Hurricane Season 2016: a letter to the Cape Fear Region - WECT TV6-WECT.com:News, weather & sports Wilmington, NC

Hurricane Season 2016: a letter to the Cape Fear Region

The First Alert Weather Team is making sure to keep you weather aware. (Source: WECT) The First Alert Weather Team is making sure to keep you weather aware. (Source: WECT)
The collective level of hurricane complacency and hurricane inexperience of a given area grows significantly if a long time elapses since a hurricane hits that area. (Source: WECT) The collective level of hurricane complacency and hurricane inexperience of a given area grows significantly if a long time elapses since a hurricane hits that area. (Source: WECT)
Hurricane season call to action: know your risk! (Source: WECT) Hurricane season call to action: know your risk! (Source: WECT)
Hurricane season call to action: always prepare! Hurricanes can hit in otherwise quiet seasons, they can hit after long hurricane "droughts", and they can hit in clusters. (Source: WECT) Hurricane season call to action: always prepare! Hurricanes can hit in otherwise quiet seasons, they can hit after long hurricane "droughts", and they can hit in clusters. (Source: WECT)
Hurricane season call to action: when a storm forms, focus on forecast impacts, not labels. Your First Alert Weather Team will always headline impact-based forecasts on television, online, and on your mobile device. (Source: WECT) Hurricane season call to action: when a storm forms, focus on forecast impacts, not labels. Your First Alert Weather Team will always headline impact-based forecasts on television, online, and on your mobile device. (Source: WECT)

Dear Cape Fear Region,

As I write this on June 1, the 2016 Atlantic Tropical Storm and Hurricane Season is officially underway. Your near-shore waters have already warmed to the upper 70s - close to the 80-degree threshold that supports strong tropical storms and hurricanes. And, the remnants of pre-season Tropical Storm Bonnie are, even at this very moment, swirling ocean-borne downpours onto your shores.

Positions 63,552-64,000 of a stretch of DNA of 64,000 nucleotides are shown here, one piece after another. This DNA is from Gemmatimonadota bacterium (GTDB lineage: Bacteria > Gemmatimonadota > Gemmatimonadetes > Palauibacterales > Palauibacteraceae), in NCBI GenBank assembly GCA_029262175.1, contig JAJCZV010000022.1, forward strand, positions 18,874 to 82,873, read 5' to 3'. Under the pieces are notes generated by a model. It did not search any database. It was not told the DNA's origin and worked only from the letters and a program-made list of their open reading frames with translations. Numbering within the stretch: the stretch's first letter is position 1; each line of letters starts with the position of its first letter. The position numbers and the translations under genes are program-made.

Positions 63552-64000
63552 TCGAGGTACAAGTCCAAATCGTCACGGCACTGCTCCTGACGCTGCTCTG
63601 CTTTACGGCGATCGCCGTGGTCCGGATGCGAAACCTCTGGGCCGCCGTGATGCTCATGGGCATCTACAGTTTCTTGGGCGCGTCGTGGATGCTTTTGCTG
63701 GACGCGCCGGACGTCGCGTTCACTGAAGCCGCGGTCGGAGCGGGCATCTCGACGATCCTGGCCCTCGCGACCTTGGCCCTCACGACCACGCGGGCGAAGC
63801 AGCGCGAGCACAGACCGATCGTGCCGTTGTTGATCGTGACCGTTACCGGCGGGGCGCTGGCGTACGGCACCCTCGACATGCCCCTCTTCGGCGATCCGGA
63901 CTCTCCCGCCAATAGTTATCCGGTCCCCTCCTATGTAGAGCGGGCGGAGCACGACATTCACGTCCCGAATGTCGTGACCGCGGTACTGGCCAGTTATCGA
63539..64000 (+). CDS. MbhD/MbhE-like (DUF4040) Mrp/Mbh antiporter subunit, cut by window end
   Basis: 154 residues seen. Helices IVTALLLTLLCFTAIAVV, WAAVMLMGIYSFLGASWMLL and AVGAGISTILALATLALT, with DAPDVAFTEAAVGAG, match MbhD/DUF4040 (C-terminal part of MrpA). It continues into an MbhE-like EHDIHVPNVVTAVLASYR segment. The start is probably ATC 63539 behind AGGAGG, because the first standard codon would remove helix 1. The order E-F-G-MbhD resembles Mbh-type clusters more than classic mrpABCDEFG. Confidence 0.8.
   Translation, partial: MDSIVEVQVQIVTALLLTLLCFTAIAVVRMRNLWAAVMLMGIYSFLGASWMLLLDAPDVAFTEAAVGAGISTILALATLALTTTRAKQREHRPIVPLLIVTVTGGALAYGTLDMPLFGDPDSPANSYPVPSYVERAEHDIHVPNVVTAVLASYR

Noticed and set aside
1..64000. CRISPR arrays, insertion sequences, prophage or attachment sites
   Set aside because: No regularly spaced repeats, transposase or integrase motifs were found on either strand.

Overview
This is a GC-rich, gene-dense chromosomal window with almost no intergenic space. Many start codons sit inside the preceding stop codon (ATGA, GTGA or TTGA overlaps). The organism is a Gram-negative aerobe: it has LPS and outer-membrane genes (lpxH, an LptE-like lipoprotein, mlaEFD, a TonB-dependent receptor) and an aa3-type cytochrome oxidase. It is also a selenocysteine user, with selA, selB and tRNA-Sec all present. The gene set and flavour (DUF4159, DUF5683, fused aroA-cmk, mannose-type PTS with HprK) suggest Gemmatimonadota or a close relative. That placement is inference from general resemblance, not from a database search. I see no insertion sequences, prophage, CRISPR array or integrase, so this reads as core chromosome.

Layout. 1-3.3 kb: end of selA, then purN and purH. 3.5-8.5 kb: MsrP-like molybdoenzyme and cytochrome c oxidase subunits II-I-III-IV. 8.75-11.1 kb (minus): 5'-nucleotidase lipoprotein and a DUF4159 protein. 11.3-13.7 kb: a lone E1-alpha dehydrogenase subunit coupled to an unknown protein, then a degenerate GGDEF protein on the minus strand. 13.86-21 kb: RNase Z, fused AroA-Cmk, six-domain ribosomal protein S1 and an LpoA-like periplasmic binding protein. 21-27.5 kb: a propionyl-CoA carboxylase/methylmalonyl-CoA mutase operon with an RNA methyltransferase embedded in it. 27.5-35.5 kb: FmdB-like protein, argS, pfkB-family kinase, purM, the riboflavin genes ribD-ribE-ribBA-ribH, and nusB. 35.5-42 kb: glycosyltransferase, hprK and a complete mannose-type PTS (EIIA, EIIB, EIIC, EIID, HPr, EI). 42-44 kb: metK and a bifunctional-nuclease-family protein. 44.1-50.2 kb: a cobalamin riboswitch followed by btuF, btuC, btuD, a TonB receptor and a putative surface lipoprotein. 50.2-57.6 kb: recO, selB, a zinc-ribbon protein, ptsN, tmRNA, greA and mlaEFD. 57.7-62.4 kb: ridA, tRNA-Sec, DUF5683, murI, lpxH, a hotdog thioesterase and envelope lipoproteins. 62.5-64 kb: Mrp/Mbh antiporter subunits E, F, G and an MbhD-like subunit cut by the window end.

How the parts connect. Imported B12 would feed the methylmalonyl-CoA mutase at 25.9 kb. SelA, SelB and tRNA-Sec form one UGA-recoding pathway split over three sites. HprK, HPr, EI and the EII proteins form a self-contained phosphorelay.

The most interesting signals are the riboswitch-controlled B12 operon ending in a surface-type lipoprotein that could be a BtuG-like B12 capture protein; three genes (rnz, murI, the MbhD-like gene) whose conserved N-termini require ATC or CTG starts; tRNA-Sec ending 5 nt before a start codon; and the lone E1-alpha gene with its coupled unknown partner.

And I can't help but wonder, after having been blessed with many years of hurricane-free conditions: Are you ready, truly ready, if God-forbid, 2016 is the year that a hurricane finally puts you to a harsh test once again? 

The cores of Hurricanes Irene of 2011 and Arthur of 2014 barely but thankfully bypassed you. 2005 was the last time any part of a hurricane's eye wall brushed your shores (Ophelia). 1999 was the last time a hurricane dealt a direct blow to your coast and inland river basins (Floyd). And it has not been since 1996, two full decades ago, that a major Category 3+ hurricane directly assaulted you (Fran).

I pray your hurricane drought continues in 2016! But are you ready in case it does not? Are your residents assembling hurricane kits and formulating hurricane plans with as much zeal in 2016 as they did in 2000 or 2001 - when the scars and memories from the likes of Bertha, Fran, Bonnie, and Floyd were fresher and more vivid? 

Have your families, both lifelong and newly-transplanted, fully accounted for their changing disaster needs (new properties, new pets, new medicines, etc.) since the last big storm? 

And are your people taking advantage of newer technologies like online interactive flood risk maps, WECT Mobile Weather App storm alerts and tracks, etc. to stay best-informed in this digital age?

I hope the answer to all three of these questions is "Yes."

God Bless you!

Sincerely,
Gannon Medwick
WECT First Alert Chief Meteorologist

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